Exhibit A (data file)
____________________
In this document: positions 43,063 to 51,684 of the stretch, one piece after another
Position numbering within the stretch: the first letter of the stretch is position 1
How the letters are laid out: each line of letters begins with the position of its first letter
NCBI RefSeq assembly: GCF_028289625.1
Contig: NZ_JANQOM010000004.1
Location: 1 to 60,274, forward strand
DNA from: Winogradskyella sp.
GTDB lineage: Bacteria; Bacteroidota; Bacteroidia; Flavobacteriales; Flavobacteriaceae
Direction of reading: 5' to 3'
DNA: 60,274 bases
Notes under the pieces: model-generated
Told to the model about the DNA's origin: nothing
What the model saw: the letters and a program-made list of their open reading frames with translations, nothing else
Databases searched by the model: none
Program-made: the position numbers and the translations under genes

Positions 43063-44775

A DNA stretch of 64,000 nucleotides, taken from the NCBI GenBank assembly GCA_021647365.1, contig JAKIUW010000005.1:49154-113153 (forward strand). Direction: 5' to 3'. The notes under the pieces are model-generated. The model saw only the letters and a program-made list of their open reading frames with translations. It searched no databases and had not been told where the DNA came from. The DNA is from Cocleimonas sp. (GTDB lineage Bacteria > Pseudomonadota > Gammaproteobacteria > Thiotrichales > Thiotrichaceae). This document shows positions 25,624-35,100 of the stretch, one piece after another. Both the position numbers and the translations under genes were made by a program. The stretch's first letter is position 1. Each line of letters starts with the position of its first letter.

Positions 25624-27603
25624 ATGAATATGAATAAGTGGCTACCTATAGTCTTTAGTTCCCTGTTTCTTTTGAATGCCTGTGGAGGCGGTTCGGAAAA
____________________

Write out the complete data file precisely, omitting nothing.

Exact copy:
In this document: positions 43,063 to 51,684 of the stretch, one piece after another
Position numbering within the stretch: the first letter of the stretch is position 1
How the letters are laid out: each line of letters begins with the position of its first letter
NCBI RefSeq assembly: GCF_028289625.1
Contig: NZ_JANQOM010000004.1
Location: 1 to 60,274, forward strand
DNA from: Winogradskyella sp.
GTDB lineage: Bacteria; Bacteroidota; Bacteroidia; Flavobacteriales; Flavobacteriaceae
Direction of reading: 5' to 3'
DNA: 60,274 bases
Notes under the pieces: model-generated
Told to the model about the DNA's origin: nothing
What the model saw: the letters and a program-made list of their open reading frames with translations, nothing else
Databases searched by the model: none
Program-made: the position numbers and the translations under genes

Positions 43063-44775

A DNA stretch of 64,000 nucleotides, taken from the NCBI GenBank assembly GCA_021647365.1, contig JAKIUW010000005.1:49154-113153 (forward strand). Direction: 5' to 3'. The notes under the pieces are model-generated. The model saw only the letters and a program-made list of their open reading frames with translations. It searched no databases and had not been told where the DNA came from. The DNA is from Cocleimonas sp. (GTDB lineage Bacteria > Pseudomonadota > Gammaproteobacteria > Thiotrichales > Thiotrichaceae). This document shows positions 25,624-35,100 of the stretch, one piece after another. Both the position numbers and the translations under genes were made by a program. The stretch's first letter is position 1. Each line of letters starts with the position of its first letter.

Positions 25624-27603
25624 ATGAATATGAATAAGTGGCTACCTATAGTCTTTAGTTCCCTGTTTCTTTTGAATGCCTGTGGAGGCGGTTCGGAAAA